A great article by the Economist says, in part, “If you put all that together, it is easy to see why an economy burdened by debt and a housing bust is in extra danger. Starved of funds and facing not just losses but lawsuits (see article), the banks are hoarding liquidity and capital. That can create a vicious circle. As the system of leverage that magnified credit collapses in on itself, borrowing becomes harder and demand falters. The rot can spread from housing to other areas, such as commercial property and credit-card debt. If the money-market funds then withdraw even more of their longer-term lending from the banks, then banks will need to conserve yet more capital. And so it goes dismally on.”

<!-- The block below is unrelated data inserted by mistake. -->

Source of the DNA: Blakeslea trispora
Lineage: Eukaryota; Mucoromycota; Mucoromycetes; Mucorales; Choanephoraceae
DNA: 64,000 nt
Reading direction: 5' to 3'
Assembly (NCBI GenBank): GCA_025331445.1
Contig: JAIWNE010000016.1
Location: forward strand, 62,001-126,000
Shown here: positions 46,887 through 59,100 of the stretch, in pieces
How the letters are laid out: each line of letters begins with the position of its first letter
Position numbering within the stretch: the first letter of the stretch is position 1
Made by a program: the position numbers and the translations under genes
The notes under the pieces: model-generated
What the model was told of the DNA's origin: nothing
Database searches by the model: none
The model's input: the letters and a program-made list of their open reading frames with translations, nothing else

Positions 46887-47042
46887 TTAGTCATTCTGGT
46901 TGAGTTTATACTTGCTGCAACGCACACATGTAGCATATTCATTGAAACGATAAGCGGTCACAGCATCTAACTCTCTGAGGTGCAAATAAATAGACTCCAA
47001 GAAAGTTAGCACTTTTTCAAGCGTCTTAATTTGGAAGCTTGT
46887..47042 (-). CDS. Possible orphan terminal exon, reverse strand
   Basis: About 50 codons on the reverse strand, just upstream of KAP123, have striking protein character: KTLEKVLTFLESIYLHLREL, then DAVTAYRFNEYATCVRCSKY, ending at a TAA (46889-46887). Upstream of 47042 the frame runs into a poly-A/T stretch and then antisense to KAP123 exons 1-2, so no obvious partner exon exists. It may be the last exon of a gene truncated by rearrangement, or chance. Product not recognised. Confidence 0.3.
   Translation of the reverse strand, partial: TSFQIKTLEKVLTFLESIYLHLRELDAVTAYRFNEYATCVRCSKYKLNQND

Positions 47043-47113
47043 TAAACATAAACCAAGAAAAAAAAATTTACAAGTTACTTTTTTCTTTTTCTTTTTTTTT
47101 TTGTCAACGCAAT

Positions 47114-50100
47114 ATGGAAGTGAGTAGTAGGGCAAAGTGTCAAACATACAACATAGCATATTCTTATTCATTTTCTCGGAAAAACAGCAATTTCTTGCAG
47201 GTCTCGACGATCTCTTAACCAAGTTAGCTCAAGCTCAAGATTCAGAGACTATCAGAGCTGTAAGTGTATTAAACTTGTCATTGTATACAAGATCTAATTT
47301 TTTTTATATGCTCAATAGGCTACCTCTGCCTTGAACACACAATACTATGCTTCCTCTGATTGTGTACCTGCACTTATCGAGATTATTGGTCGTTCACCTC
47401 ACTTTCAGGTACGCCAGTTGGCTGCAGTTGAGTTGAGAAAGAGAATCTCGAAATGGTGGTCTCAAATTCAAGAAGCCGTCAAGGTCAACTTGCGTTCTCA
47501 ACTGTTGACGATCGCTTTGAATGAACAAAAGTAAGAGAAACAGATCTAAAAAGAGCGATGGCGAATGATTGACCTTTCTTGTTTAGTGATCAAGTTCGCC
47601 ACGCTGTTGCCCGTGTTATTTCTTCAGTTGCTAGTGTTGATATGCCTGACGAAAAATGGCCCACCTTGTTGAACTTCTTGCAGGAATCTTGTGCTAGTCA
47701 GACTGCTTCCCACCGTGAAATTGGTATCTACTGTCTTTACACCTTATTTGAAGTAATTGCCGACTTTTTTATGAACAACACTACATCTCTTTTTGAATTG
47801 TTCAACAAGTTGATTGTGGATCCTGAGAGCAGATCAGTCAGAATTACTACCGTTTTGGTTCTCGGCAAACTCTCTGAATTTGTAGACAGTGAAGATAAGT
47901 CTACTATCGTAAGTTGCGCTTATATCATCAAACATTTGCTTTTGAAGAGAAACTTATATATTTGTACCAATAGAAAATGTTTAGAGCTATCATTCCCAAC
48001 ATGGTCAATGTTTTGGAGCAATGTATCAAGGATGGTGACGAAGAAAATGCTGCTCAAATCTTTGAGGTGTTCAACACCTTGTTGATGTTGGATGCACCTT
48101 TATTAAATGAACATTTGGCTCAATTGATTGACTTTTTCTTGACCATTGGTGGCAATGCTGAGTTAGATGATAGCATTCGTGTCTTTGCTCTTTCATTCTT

Many of you may have seen a recent episode of Boston Legal in which Clarence was about to lose his home through foreclosure. The dialoge implied that banks will not prepared to own houses which house prices are falling. Homeowners are not prepared for foreclosure and would prefer to prevent it. On the other hand so-called “teaser rates” are resetting. I recommend reading the entire article from the Economist so you can draw your own conclusions.